Every holiday season I try to lock my computer in a safe so I don’t see it for a couple weeks. As I pulled the Surface its vault and powered it on, I had a short conversation with myself:
Brain: “You don’t have to do this, you know?”
Me: Do what?
Brain: “Dave Goes Windows. You can just stop. Switch back to Mac and things will be the same as they always were.”
I paused for a bit. My brain was right. Originally I wanted to try this for a year, but I’m in no way committed. Since the New Year is a fresh start, I could just send the Surface back and resume my life the way things used to be. I sat there for a few minutes looking at the Surface, then the Macbook, back to the Surface, back to the Macbook.
I chose the Surface. It has its quirks (apps crashing, restarting, things ejecting) but I’m having fun exploring the Windows ecosystem. Tumbling down the Microsoft product line has been rewarding.
Third party products bring excitement as well. Watching CES this year was a little more fun because I’m not waiting for Tim Cook on a black stage tell me what two new features I’m going to buy this year. Look at this $99 PC. Or this Windows Hello-compatible Razer 3D Webcam. Or this Razer ultrabook that docks into a “core” to turn it into a gaming rig. There’s lots to get excited about.
Each of these is probably deserving of their own post, but I thought a quick recap of the good, bad, and mixed feelings I’m experiencing:
Edge is still my daily browser. If you see Edge show up in your site analytics, “Hi! That’s me.” I like it. It’s fast, lightweight and rarely do I feel any of the hurk-jerk rendering I experience with Chrome. Chrome is borderline nauseating when I switch back.
OneNote is a fantastic cross platform note-taking app. This holiday season when I was mobile-only, I outlined a whole talk in OneNote just using my iPhone. My favorite feature is converting a list of bullet points into TODO checkboxes. It also has group sharing built-in.
Outlook for iOS is fantastic. It’s the beautiful hybrid of two well-regarded iOS apps, Acompli (mail) and Sunrise (calendar), which were acquired by Microsoft. The death of Mailbox made Outlook very easy to pick up. Speaking of apps dying…
Groove has become my streaming music service after Rdio shutdown. Spotify doesn’t entice me at all. You’ve probably never heard of Groove, neither had I. It looks great tho. Has lots of music. Emphasis on albums. Plays music from your files stashed in a OneDrive. Works on Windows, iOS, Android, Web. Most important feature is Dark Mode so you can murder it out if you want.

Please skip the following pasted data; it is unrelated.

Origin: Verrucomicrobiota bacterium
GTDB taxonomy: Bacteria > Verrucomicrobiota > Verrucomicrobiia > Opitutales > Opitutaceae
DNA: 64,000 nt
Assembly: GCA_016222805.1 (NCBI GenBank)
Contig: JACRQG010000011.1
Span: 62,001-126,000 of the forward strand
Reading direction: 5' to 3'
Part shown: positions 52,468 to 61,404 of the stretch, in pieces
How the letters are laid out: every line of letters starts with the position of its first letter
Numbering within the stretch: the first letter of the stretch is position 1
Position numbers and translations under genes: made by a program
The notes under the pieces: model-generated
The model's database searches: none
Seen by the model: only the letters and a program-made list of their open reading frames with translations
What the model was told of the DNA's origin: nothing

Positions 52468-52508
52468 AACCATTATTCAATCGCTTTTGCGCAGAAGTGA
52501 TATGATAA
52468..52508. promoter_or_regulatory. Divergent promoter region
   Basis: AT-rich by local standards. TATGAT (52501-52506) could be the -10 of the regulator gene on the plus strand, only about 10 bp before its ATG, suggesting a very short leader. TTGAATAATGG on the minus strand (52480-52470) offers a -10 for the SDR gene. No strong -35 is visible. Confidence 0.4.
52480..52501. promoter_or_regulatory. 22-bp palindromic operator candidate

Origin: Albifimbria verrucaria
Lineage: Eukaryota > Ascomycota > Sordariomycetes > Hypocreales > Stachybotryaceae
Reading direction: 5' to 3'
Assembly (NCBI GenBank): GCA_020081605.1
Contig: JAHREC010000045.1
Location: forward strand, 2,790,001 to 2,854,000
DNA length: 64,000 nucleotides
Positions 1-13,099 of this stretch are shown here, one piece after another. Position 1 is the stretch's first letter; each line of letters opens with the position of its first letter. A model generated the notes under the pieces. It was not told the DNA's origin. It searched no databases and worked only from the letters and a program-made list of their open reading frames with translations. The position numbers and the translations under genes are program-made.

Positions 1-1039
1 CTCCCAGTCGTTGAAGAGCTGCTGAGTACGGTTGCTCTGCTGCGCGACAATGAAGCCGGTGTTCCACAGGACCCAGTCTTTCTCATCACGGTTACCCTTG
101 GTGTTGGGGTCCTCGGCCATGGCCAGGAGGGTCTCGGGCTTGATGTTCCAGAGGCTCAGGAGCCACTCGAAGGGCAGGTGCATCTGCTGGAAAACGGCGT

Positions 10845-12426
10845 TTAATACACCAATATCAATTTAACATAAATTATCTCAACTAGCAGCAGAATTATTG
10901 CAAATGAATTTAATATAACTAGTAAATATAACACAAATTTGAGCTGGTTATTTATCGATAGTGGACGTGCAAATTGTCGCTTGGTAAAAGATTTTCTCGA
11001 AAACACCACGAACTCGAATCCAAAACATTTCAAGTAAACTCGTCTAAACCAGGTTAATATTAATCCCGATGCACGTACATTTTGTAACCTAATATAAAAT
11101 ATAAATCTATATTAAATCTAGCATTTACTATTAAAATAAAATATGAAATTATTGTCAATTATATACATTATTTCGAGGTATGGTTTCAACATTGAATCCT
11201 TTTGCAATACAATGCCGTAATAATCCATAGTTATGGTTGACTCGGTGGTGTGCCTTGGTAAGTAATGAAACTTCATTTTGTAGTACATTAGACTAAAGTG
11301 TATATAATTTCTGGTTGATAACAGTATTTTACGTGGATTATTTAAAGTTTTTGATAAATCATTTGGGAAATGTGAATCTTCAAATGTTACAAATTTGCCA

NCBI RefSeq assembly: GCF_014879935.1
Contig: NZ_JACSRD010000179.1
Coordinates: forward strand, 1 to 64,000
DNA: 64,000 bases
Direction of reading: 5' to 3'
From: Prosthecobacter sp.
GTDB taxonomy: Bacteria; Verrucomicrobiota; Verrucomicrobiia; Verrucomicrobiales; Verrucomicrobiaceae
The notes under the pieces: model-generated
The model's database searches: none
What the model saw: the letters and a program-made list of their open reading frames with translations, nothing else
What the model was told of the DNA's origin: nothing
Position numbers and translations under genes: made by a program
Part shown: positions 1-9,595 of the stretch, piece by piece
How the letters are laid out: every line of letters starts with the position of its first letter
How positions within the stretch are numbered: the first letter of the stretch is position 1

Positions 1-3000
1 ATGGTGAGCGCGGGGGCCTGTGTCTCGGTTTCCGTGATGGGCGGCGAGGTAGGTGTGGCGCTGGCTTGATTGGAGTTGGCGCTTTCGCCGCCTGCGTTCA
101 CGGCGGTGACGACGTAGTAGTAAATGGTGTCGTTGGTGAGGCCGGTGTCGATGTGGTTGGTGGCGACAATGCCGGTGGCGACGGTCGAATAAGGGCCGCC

Skype and I have beef. At random (read: whenever I start a podcast), I’m unable to start group calls. I actually talked with Skype people about it! We thought the issue was an errant privacy setting, but the issue has resurfaced. If a single issue breaks this Windows experiment, it’s this, ironically from a product they own.
Edge doesn’t support extensions. The lack of 1Password in my browser is beginning to bum me out. I’ve probably got ~3 months of patience left before I do something like switch to Firefox.
The occasional micro-task, like
sshing in to fix a server, is just plain easier on a Mac. I guess I could install PuTTY? I dunno, that seems ancient. I’m contemplating a Linux VM so I don’t have to switch physical machines.
I bought that new Surface Pro 4 Type Cover with Fingerprint ID. The keyspacing is great and fixes all my issues with the previous type cover, but the biometric fingerprint scanner didn’t work until today after a series of updates. It’s very cool I have it now, but the unboxing experience let me down.
My Microsoft Designer Bluetooth Desktop keyboard is a great keyboard, but the plastic squeaks a bit when I type. I’d like to grease the keys but not sure how they come off.
I’m enjoying Groove, but it isn’t social. Music is social. Also the Queue feature of Rdio is dearly missed. God, I miss Rdio.
Windows needs to step up their emoji game. I really like the minimalistic “flat” style, but the lack of contrast at small sizes makes them illegible.
I have two key takeaways at this point, specifically from the Skype stuff:
- Quality matters. When things don’t work people feel frustrated and hopeless. If they can jump, they will. Especially if your release cycle is unclear and there’s no assurances of a fix on the horizon.
- Microsoft has been very available to help me with my issues. People who are certainly too busy and too important for this dumb little experiment have taken their time to help. I think that speaks volumes and definitely not my image of “old Microsoft”.
So the experiment continues! I’m having fun. As always if you have questions, let me know. Happy to investigate things if I have time.